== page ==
Editor’s Note: Shaadi.com has announced its plan to begin matchmaking services for queer relationships, but it remains queerphobic and casteist in many ways. Read below for the full analysis of this business move and what it means for the community.
Ever since a part of the Section 377 of the Indian Penal Code (IPC) has been read down, decriminalising homosexuality, several businesses are finding it worthwhile to extend their offerings and services to LGBTQIA+ people. The latest being the Indian matrimonial website Shaadi.com, which will now be matchmaking for LGBTQIA+ people, too.
India is a deeply patriarchal and casteist society, which is why arranging ‘a suitable match’ is given a premium so that this hegemony continues. Though traditional matchmaking is weakening and digital spaces to find a partner are burgeoning, almost nothing has changed in terms of what/who is considered a ‘suitable match’ in terms of the parameters implemented.
The prevalent biases of the society haven’t been eradicated; they’ve just found a new form. It is this form that’s appealing to many and presented under a new guise: ‘choices’. You can choose who you want to partner with. And with this promise, Shaadi.com is entering the LGBTQIA+ matchmaking business.
Speaking to the Business Insider, the company’s founder and chief executive officer Anupam Mittal said, “We see ourselves as a platform for companionship and matchmaking. That could mean for different markets, different regions, different countries, different sexes [sic] … but we will significantly expand the kind of things that we do from a matchmaking context.” Mittal also made it clear that the website will not be into ‘casual dating’ but will promote ‘serious dating’, hinting at what most people call “settling down”, the publication reports.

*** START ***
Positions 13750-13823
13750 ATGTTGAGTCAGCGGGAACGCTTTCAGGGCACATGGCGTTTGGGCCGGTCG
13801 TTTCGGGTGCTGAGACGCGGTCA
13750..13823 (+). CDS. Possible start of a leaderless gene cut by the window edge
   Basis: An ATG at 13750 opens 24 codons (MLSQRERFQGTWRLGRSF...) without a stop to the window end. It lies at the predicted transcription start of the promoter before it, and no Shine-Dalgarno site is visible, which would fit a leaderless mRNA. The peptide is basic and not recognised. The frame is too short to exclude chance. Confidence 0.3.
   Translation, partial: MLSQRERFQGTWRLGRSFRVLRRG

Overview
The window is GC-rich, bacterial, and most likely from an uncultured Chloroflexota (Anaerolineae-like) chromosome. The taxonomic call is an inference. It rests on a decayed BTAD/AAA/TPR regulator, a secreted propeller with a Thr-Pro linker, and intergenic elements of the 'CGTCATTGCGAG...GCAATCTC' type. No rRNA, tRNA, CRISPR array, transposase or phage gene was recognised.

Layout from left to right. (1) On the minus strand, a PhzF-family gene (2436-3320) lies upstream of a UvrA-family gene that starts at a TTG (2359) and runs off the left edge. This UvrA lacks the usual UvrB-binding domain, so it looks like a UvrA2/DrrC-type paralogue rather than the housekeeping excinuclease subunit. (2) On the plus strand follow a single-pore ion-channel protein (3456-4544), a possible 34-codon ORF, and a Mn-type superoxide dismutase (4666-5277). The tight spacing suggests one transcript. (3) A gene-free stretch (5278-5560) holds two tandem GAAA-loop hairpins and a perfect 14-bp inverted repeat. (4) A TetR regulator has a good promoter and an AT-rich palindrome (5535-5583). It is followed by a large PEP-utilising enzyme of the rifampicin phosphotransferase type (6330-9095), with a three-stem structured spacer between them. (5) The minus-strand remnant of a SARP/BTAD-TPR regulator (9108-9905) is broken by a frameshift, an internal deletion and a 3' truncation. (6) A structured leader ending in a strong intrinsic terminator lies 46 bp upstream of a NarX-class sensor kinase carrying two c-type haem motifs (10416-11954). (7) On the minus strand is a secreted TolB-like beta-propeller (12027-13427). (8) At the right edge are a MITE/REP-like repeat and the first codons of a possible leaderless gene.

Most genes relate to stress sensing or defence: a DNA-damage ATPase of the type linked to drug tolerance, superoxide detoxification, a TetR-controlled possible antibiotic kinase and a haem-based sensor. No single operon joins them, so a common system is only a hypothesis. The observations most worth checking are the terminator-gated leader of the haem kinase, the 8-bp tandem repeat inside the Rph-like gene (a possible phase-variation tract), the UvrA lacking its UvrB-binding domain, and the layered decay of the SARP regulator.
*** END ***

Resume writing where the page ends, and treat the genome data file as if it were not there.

As soon as the news was out, queer people began expressing their views on social media. While one Twitter user wrote, “And it begins Brahmin ladka looking for Brahmin ladka with nth number of zeros (sic) in salary”, the other replied “Waiting for lgbtshaadi.com”, giving the founder some ideas on his website’s domain name.
This is, however, not the first business foraying into queer matchmaking, a Twitter user reminds everyone. The user notes that a venture called “arrangedgaymarriage.com” by Urvi Shah was shut down after an exposé that revealed that the portal advertised fake profiles and was supported by fake testimonies. Here’s the link to an investigative documentary by VICE on YouTube.
On the other hand, several people are happy with this move, as they see it as respecting “people’s choices: whether it’s flashing torsos on random apps or getting married in the good old way.” However, it begs the question if there’s anything good that has come from the old ways. Because these ways have brought us here, when people are being murdered for being who they are and stripped to ‘prove’ their gender. These are the ways that have disregarded consent in marriage and refused to recognise marital rapes. If this is the sort of tradition that one is proud of, then perhaps Shaadi.com will have space for them.